The Ladder as a Symbol of Deification

Ladders to heaven represent the souls ascension towards "Christian moral perfection," and sometimes include other symbols of deification too, such as crowns, or hand or wrist grips. Monastic Orders used illustrations of ladders, where each rung up the ladder represents a Christ like trait, such as love, charity, kindness, etc., etc. The further up the ladder you go, the closer you are to reaching "moral Christian perfection."

The LDS version of the ladder to perfection, was explained by President Spencer W. Kimball who taught that "each command we obey sends us another rung up the ladder to perfected manhood and toward godhood; and every law disobeyed is a sliding toward the bottom where man merges into the brute world" (Teachings of Spencer W. Kimball, p.153).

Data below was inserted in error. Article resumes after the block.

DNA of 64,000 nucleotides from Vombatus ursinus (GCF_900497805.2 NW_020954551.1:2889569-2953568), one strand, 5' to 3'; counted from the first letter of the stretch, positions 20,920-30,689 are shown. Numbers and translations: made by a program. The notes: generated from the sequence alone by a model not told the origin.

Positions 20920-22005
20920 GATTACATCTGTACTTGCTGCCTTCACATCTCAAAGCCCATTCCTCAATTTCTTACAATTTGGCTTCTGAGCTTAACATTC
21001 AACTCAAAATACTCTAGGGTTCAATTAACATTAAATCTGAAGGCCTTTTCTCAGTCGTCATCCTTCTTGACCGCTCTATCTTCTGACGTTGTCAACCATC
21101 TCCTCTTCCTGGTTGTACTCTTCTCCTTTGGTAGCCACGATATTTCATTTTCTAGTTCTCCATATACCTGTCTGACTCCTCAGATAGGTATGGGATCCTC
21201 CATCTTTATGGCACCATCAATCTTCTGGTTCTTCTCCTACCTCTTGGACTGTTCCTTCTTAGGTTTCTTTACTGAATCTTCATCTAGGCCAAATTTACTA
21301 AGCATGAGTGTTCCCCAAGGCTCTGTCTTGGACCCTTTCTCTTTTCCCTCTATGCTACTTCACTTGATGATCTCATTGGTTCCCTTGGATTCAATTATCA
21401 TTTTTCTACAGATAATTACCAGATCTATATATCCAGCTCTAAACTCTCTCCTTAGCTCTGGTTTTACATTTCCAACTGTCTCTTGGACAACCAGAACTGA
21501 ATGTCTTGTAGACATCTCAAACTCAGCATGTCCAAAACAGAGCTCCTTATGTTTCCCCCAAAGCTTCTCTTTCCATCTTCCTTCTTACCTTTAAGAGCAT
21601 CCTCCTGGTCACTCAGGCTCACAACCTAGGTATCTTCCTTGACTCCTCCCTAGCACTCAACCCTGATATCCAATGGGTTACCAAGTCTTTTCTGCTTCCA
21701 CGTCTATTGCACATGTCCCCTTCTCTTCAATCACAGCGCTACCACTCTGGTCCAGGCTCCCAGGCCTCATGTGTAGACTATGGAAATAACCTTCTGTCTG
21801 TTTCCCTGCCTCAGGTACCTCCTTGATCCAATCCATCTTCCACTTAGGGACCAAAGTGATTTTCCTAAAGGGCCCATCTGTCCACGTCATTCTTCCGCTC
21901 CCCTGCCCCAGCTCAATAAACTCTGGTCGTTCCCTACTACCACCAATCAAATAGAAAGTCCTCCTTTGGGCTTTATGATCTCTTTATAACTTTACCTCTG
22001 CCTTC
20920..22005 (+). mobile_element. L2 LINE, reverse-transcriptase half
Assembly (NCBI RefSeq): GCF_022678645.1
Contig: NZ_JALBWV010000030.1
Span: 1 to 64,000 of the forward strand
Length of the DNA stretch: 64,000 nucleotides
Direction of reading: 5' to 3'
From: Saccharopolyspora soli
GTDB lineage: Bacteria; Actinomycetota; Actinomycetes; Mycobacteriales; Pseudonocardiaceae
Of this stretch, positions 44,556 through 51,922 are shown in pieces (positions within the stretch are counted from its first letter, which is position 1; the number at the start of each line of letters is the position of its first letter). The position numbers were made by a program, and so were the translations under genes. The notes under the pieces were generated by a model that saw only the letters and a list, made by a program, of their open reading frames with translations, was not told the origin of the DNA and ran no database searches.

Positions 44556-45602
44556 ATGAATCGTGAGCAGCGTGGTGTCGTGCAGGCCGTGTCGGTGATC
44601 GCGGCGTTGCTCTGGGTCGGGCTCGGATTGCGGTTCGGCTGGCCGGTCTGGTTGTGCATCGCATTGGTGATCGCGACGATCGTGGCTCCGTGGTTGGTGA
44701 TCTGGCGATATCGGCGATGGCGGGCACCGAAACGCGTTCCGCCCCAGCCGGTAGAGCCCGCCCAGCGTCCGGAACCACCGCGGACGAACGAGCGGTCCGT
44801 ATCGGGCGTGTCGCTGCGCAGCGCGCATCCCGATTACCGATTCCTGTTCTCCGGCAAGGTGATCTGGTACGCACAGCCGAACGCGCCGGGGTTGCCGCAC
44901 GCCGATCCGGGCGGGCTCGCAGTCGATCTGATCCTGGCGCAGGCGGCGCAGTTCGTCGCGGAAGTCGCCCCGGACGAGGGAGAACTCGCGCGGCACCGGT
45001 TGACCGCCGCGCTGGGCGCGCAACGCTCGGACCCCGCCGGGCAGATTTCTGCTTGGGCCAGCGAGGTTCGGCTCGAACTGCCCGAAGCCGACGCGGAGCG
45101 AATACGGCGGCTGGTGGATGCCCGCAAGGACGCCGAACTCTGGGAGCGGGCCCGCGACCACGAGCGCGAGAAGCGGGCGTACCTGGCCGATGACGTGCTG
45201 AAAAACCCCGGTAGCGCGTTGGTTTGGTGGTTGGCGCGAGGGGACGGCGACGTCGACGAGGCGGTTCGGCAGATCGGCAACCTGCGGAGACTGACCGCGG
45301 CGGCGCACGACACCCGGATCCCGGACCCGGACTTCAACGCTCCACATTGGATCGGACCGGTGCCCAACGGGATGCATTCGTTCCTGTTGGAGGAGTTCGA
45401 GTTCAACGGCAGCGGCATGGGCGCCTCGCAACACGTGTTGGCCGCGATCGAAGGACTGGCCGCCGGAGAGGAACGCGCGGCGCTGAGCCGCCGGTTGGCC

The Ladder To Heaven

During the 7th century, ST. JOHN CLIMACUS, abbot of St. Catherines, wrote a treatise for the spiritual life, directing the monastic in his ascent to a godly life through 30 steps up each rung of the ladder to heaven, and various ascetic exercises, the degrees of self-improvement, and penance leading to the attainment of moral perfection and the soul's ascent to heaven. Hence, the struggle towards moral perfection were depicted in numerous art works of ladders to heaven & were given particular popularity and authority for the Middle Ages by the Scala Paradisi of John Climacus.

Also See:
St. John Climacus Ladder of Divine Ascent The ladder with a brief of each rung.

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